Pelion High School’s football field stands empty in the middle of the football offseason. (Photo by Dylan Jackson)
TJ Marsh’s phone started blowing up on Jan. 2 after Damar Hamlin collapsed on an NFL field.
“That night was reliving March the 8th all over again,” said Marsh, who was an athletic trainer at Gilbert High School that day in 2020.
March 8 was the day Marsh saved the life of Grayson Selepes, a baseball player at J.F. Byrnes High School in Spartanburg County.
A player from Charleston’s Bishop England High School had hit a fly ball in the sixth inning of a tournament. Selepes, the center fielder, ran full speed before colliding with his teammate, the shortstop. They landed 20 feet apart.
Selepes tried to stand, but collapsed, similar to what happened to Hamlin.
“I didn’t have 26 healthcare professionals standing behind me,” Marsh said. “I had me, and thank God, I had two nurses that showed up.”
South Carolina high school athletic trainers don’t have the same resources as professional sports teams. Every school has a defibrillator.
But ambulances and large training staffs are hard to come by.
Those nurses weren’t supposed to be at Gilbert High. Both had shown up early for the following game. One was at the pay gate and another was still parking their car.
“When the one at the pay gate heard the request for medical help on the field, she just took off running through the third-base gate,” Marsh said. “She saw the other (nurse) running on to the field, she stopped and said, ‘Hey, something bad happened. I gotta go,’ and ran on to the field.”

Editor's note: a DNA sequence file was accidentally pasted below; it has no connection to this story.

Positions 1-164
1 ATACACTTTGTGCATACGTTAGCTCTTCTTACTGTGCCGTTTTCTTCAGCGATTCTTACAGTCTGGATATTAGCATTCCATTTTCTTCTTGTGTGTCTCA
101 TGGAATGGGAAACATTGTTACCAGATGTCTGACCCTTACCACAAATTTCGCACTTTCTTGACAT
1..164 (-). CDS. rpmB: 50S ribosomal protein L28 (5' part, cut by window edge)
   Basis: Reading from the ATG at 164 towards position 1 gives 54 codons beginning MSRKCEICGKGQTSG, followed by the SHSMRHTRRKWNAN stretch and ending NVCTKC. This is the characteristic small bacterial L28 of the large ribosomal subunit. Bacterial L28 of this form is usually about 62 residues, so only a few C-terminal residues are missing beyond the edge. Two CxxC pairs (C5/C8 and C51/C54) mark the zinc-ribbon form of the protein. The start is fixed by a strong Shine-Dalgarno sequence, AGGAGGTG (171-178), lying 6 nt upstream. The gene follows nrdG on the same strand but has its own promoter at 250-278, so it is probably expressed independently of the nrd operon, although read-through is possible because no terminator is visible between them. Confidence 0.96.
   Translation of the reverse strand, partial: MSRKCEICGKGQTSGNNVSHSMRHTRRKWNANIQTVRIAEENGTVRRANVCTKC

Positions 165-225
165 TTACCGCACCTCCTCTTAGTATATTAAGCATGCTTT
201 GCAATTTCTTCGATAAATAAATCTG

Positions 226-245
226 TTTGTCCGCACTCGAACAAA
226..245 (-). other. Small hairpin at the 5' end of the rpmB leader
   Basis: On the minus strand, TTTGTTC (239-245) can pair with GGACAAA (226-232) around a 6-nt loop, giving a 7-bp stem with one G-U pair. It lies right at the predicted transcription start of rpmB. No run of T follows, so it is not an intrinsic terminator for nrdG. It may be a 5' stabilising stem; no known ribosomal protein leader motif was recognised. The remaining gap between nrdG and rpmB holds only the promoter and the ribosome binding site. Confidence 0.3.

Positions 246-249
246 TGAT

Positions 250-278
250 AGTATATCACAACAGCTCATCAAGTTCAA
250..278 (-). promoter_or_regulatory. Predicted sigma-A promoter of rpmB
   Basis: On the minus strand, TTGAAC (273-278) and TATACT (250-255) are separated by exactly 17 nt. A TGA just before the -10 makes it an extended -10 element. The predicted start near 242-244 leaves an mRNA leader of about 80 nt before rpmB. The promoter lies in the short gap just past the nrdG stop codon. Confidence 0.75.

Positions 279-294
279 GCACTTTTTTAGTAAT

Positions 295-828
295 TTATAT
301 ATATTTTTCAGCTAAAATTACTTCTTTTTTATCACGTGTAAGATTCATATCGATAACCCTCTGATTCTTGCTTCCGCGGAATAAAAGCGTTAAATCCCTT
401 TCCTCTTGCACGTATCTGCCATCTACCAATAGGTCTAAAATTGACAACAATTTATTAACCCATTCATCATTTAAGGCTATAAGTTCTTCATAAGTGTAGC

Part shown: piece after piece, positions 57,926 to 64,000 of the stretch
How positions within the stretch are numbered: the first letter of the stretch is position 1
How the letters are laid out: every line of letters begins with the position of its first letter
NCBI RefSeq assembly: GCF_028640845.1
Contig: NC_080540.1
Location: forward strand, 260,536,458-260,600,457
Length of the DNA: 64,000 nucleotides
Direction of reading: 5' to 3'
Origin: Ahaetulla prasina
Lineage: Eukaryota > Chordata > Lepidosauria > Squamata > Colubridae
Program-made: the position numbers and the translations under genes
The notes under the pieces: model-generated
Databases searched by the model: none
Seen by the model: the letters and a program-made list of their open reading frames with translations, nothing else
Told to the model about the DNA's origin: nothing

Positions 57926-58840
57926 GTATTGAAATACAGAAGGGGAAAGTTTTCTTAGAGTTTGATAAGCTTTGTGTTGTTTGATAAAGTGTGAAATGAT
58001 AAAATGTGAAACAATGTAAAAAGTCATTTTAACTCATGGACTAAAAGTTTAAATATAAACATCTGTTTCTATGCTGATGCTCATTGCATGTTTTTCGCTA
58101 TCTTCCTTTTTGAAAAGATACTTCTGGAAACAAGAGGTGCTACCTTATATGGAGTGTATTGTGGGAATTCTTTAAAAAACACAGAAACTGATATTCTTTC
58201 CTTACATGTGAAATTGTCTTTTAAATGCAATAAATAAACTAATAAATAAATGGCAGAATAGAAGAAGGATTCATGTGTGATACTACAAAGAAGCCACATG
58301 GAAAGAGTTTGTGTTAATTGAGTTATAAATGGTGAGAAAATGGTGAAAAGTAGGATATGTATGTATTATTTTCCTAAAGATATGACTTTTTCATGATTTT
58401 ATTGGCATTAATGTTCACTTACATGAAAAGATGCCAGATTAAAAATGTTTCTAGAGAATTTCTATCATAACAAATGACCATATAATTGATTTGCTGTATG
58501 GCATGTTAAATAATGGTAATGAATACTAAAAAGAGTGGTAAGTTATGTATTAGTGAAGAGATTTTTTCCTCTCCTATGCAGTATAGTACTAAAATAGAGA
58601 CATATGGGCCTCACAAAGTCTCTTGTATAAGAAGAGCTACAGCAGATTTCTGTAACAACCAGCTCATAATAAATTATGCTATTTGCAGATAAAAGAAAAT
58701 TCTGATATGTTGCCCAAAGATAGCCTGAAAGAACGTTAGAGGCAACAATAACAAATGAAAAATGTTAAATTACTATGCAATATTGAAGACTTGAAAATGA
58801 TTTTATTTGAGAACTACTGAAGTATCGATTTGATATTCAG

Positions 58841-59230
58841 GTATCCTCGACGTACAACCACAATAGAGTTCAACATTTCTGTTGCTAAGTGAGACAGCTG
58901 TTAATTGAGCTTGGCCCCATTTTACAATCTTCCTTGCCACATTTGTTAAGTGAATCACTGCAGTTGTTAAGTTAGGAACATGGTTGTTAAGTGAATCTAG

They performed CPR for about three minutes. When Selepes remained unresponsive, they shocked him and continued CPR.
By the time the defibrillator was ready for a second shock, Selepes was breathing and physically responsive.
It took seven minutes for EMS to arrive. That wait could be a crucial decider in life or death situations. Selepes recovered.
That isn’t the only instance of S.C. high school athletes collapsing. In 2021, Dutch Fork football player Jack Alkhatib died during a practice due to an undiagnosed rare heart condition.
Gray Collegiate Academy basketball player Mychael Mitchell collapsed on the court Jan. 17 and required CPR. He regained consciousness and was taken to a local hospital.
Lexington County requires ambulances to be present for varsity football games. However, many districts throughout the state don’t have the same requirements.
Pelion High School in Lexington County hires a private emergency services company to be on site at varsity football games.
“Lexington County EMS, which is probably the same with Richland County, they don’t cover our games,” said Zach Richards, the head athletic trainer at Pelion High School. “It’s getting tougher and tougher to find (private companies to provide that service).”
Richland School District 1 works with EMS to place ambulances at varsity football games, but they’re not required.
Most sports don’t have ambulances on site, such as the baseball game when Selepes collapsed.
“Sometimes they don’t have (ambulances) at the site because it’s the only one that exists in the town,” said Jerome Singleton, commissioner of the South Carolina High School League. “Even if they are on a site, they make themselves available to other emergencies that come up.”